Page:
Summer is officially here, with its days spent building sandcastles at the beach and t-ball games in the evening. Summer has a way of starting out long and lazy, but then it quickly gets filled with activities and impromptu get-togethers, and it’s all those things that start to interfere with family dinnertime.
It’s easy to get into the habit of picking something up while you’re out anyway, stopping and grabbing something to eat between your daughter’s soccer practice and your son’s baseball game.
Before you know it, family mealtime can fall to the wayside as summertime activities fill your schedule.
Why Dine Together as a Family?
Family dinners serve several important functions. Studies have long shown that children who sit down to dinner together with their family are less depressed and get better grades than their peers that do not. They are also less likely to become addicted to drugs or alcohol.
Beyond those studies, preparing and serving a family meal also gives you control over what is going into your children’s bodies. Focusing on real food is important, and eating a diet high in fresh fruits, vegetables and whole grains and low in preservatives and deep fat fryers goes a long way in maintaining our health and energy.
How Do You Make Time?
So, we know it’s important to eat well and eat together, but how do we manage this in the midst of summer? The answer is not to always plan on being home every day at dinnertime, though that would also work. Instead, plan for the unexpected meals on the go.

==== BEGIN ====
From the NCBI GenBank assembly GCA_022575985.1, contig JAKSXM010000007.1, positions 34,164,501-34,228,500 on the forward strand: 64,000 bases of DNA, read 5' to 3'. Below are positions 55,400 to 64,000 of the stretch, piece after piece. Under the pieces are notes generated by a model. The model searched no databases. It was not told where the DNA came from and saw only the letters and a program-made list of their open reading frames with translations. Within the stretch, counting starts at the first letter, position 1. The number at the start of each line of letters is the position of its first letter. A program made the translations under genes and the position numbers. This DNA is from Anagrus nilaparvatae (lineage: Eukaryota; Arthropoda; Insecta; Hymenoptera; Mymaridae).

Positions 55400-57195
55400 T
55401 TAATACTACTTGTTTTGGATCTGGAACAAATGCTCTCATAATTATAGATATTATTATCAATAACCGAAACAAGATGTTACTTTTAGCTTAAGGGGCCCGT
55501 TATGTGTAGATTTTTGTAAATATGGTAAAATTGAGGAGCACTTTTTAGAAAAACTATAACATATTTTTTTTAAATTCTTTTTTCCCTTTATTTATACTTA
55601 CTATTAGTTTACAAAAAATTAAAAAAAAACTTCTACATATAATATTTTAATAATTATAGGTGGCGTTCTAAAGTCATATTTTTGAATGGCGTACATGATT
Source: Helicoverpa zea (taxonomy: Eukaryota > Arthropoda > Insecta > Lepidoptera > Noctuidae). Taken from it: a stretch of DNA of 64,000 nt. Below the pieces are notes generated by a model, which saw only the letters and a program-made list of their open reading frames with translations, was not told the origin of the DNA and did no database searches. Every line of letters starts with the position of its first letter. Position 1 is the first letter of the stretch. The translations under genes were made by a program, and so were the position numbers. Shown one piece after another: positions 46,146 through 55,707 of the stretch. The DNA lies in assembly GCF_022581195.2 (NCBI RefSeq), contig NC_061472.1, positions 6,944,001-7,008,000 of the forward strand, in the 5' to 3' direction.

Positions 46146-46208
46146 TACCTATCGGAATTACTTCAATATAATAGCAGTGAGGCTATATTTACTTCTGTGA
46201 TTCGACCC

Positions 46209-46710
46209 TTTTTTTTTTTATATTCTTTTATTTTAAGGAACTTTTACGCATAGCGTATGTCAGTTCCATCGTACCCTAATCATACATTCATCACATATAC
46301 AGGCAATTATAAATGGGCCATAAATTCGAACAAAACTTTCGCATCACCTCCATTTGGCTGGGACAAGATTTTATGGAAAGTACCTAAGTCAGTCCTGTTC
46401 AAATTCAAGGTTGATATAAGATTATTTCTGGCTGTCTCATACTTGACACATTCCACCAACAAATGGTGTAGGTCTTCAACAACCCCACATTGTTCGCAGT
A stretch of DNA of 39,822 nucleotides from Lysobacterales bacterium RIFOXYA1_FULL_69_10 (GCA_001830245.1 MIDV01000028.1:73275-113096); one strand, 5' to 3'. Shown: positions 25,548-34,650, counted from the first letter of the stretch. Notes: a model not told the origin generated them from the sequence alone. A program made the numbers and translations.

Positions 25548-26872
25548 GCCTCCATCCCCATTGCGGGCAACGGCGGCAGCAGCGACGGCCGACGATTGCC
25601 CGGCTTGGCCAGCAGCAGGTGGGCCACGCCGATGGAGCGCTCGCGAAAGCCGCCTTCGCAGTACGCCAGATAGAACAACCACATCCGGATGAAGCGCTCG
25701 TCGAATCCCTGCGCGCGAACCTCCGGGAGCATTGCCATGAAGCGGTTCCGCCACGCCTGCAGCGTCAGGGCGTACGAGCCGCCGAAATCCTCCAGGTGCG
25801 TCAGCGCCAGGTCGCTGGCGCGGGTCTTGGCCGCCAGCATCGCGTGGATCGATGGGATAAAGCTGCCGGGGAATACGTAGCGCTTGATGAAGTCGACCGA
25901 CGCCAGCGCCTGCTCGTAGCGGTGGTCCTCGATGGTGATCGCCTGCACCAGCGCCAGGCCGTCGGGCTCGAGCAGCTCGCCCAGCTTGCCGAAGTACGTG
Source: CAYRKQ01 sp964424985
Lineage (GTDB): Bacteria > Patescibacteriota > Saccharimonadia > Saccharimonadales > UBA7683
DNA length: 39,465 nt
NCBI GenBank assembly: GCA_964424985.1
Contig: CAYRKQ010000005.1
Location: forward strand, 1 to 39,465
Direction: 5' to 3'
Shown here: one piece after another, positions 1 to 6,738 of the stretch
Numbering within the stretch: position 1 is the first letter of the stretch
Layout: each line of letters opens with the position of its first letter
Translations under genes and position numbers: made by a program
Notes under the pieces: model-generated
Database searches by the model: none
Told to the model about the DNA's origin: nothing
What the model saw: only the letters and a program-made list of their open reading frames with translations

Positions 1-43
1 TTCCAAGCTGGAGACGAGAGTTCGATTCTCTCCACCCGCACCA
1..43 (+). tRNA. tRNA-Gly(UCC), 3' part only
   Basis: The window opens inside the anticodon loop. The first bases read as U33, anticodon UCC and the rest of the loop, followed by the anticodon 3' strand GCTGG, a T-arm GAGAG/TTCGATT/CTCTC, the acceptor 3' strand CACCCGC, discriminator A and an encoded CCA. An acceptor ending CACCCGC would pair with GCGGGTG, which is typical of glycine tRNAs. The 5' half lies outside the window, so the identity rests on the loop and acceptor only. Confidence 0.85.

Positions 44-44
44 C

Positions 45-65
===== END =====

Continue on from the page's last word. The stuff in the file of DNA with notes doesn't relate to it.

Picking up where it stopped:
Instead of hitting the drive-thru on your way from the beach to your child’s sporting event, hit the park for a picnic instead. Here are a few things to remember when dining on the go:
- paper or polycarbonate plates, one for each member of your family
- forks and knives
- bibs for younger children
- wet wipes
- a bed sheet or large blanket for when no picnic table is available
Cook the food at the park.
Probably the most often thought of solution is to simply pack the food and bring it along. Make sandwiches ahead of time, or bring grillables to the park. Use the picnic tables and park grills for their intended purpose.
Pack a picnic basket.
You don’t need an actual picnic basket, just a small collection of items on hand in the car that will allow you to stop and eat on the go. With just a few essentials, your family will be picnic-ready:Photo by Shaina
Cook extra protein.
Whether you’re grilling a few extra chicken breasts to turn into a chicken pasta salad or hard boiling eggs for an easy lunch, having extra protein cooked and ready to go is usually the largest part of the meal-on-the-go battle. When no grill is available, proteins that can be packed in the cooler are key.
Consider the supermarket the new drive-thru.
An organic rotisserie chicken from the deli, a bag of fresh grapes, baby carrots and your picnic pack (above) make an easy meal that isn’t fast food. When you find yourself stranded and looking for food, remember that real food can be quick, too, and head for the grocery aisle.
Eating as a family can be done even when you’re running from one place to the next, and it doesn’t have to mean giving up those activities and outings that happen in the summer.
With just a small amount of foresight, you can be ready to to embrace mealtime on the go.
What are your favorite on-the-go meals to bring along? Do you prefer cooking outdoors or packing the already prepared food along?